12:55 GMT 27.07.2020(updated 13:00 GMT 27.07.2020) by Mohamed Elmaazi
Julian Assange’s substantive extradition hearings are due to restart on 7 September at the Old Bailey, where it will be decided whether or not he should be sent the US to face up to 175 years in prison.
Julian Assange’s defence team informed the court on 27 July 2020 that they fear Donald Trump’s administration may be seeking to delay the substantive extradition hearings until after the US elections in November 2020.
Ed Fitzgerald QC attended the hearing in person for the first time since the implementation of COVID-19 restrictions. He told Judge Vanessa Baraitser at Westminster Magistrates’ Court that he is “concerned at a fresh [indictment] being brought [by the US government] at this stage, with the potential consequence to de-rail the proceedings”. Mr Fitzgerald expressed his worry that the US attorney general is “doing this for political purposes” and suspected there is “some manipulation or some political motivation” on the part of the US authorities, something which he said would be wholly “improper”.
The judge refused to discuss the matter further because the prosecution has, to date, failed to formally submit the superseding indictment upon the court.
Joel Smith, the barrister who attended the hearing on behalf of the prosecution, told the court that he would “not able to commit to any time table” in terms of the second superseding indictment being formally served on the court and that it would “have to go through the usual channels” before he could say any more.
Kristinn Hrafnsson, WikiLeaks editor-in-chief, followed the hearing remotely from Iceland. He told Sputnik that “the political nature of the entire thing is becoming more and more clear to everybody”. He described as “absolutely unacceptable” the fact that the US administration has failed to serve the second superseding indictment onto the court.
“We were at least expecting this to be served in the court today and the fact that the judge has only heard of it through email exchange form the defence is of course outrageous”, Mr Hrafnsson continued.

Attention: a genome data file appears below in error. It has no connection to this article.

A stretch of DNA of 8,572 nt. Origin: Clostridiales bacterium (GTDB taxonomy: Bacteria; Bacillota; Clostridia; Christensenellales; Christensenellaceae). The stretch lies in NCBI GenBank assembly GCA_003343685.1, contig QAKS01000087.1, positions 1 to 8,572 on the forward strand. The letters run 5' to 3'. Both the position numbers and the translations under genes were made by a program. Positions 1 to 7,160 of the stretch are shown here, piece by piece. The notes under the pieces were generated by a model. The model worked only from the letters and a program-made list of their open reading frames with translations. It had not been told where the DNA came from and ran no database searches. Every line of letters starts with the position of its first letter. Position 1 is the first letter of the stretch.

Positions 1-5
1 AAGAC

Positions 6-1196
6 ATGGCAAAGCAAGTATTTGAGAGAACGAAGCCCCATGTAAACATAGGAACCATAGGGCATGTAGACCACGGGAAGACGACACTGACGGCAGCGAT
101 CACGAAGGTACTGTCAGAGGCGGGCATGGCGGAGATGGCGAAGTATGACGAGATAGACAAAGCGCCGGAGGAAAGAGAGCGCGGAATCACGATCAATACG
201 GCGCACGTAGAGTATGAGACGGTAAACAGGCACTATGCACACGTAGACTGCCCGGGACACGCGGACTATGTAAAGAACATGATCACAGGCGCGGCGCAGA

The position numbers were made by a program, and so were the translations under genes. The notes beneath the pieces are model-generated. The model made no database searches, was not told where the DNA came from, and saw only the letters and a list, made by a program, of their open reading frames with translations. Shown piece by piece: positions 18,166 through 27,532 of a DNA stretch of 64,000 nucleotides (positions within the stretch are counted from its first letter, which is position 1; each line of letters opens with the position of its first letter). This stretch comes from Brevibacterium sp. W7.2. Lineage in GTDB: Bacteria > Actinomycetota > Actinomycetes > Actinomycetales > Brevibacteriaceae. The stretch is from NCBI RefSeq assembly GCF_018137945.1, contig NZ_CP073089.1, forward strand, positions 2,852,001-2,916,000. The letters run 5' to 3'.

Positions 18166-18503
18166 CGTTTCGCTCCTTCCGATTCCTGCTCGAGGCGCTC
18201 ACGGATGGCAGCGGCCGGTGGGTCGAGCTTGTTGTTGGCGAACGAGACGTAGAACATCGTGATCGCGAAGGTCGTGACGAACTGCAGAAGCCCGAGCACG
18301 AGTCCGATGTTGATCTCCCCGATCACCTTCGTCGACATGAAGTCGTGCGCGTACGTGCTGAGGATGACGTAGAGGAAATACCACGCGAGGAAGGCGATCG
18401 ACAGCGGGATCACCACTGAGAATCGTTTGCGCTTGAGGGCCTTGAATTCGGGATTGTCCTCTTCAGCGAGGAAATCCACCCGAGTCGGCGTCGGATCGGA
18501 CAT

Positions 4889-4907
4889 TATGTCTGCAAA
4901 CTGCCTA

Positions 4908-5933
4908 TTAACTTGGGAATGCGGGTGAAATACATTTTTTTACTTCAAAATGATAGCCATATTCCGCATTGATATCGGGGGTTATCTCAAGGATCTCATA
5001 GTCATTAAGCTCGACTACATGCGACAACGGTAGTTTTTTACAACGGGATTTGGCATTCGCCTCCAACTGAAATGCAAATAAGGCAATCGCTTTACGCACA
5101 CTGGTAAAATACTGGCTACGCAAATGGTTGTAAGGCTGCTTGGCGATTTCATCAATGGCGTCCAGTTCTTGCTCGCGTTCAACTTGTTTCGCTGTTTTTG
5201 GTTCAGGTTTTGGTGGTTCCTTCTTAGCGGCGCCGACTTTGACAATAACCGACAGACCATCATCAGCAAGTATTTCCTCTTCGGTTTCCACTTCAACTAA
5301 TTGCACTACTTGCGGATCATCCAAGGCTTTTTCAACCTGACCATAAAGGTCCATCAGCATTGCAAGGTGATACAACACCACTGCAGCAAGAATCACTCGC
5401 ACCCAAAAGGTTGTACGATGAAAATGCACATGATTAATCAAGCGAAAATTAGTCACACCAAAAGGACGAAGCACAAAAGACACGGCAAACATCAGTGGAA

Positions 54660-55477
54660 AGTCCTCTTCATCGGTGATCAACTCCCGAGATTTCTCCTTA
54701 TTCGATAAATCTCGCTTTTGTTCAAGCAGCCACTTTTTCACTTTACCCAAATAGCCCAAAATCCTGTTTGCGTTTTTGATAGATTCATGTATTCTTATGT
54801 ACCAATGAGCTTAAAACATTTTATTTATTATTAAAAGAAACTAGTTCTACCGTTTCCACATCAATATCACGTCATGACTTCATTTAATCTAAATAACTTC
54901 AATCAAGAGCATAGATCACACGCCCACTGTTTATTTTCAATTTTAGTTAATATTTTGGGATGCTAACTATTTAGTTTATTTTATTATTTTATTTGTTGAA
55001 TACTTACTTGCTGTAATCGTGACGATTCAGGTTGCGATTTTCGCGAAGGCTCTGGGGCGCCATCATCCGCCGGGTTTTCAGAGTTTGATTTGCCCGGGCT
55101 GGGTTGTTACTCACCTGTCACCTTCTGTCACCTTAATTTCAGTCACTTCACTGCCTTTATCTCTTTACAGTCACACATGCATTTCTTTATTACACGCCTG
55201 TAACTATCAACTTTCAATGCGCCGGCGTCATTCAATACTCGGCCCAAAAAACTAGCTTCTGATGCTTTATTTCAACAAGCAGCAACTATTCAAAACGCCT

The award-winning Icelandic journalist explained that these were his first impressions “from what I could hear [via the dial in process]”, listening to proceedings via audiolink has often been fraught with difficulties over the past few months. Once again numerous journalists found they could not access the proceedings remotely with the details provided to them.
“The ‘new’ superseding indictment actually contains nothing new. All the alleged events have been known to the prosecution for years. It contains no new charges. What’s really happening here is that despite its decade-long-head-start, the prosecution is still unable to build a coherent and credible case.”, Mr Hrafnsson also said by way of a statement released after the hearing.
“So, they’ve scrapped their previous two indictments and gone for a third try. They are wasting the court’s time and flagrantly disregarding proper process.” he added.
Mr Assange attended the hearing via video link from Belmarsh prison for the first time in over three months. The incarcerated editor, who remains in pre-trial detention in the country’s primary maximum-security prison, has missed the past four hearings due to ill health and the risk of contracting COVID-19. Prison authorities had originally failed to produce Mr Assange at this latest hearing to the apparent consternation of lead counsel for the defence Ed Fitzgerald QC, who requested that the hearing be adjourned until his client could be brought to the video link room.
The defence team say it has been 17 weeks since they were last able to properly consult with their client. Judge Baraitser has remained steadfast in her position that she can’t intervene with prison authorities to improve Mr Assange’s access to his lawyers nor to address alleged maltreatment.
Judge Baraitser listed the next call-over hearing for 14 August and confirmed that the second part of Julian Assange’s substantive extradition hearings should begin on 7 September at the Old Bailey. Judge Baraitser said she expected the entire process to last three weeks though Mr Fitzgerald reminded her that the defence had previously stated that they would likely require a fourth week given the latest developments in the case.
Over forty human rights and journalistic organisations including Reporters Without Borders and the National Union of Journalists have all expressed their opposition to the extradition of the WikiLeaks founder and their concern over the precedent set by prosecuting a journalist for publishing state secrets which revealed, among other things, war crimes committed by US-led forces in Iraq, Afghanistan, and Guantanamo Bay, Cuba.
Mr Assange, who remains incarcerated in the Belmarsh maximum-security prison despite completing his sentence for absconding while on bail, faces up to 175 years in prison if he is convicted on all 18 charges currently levied against him.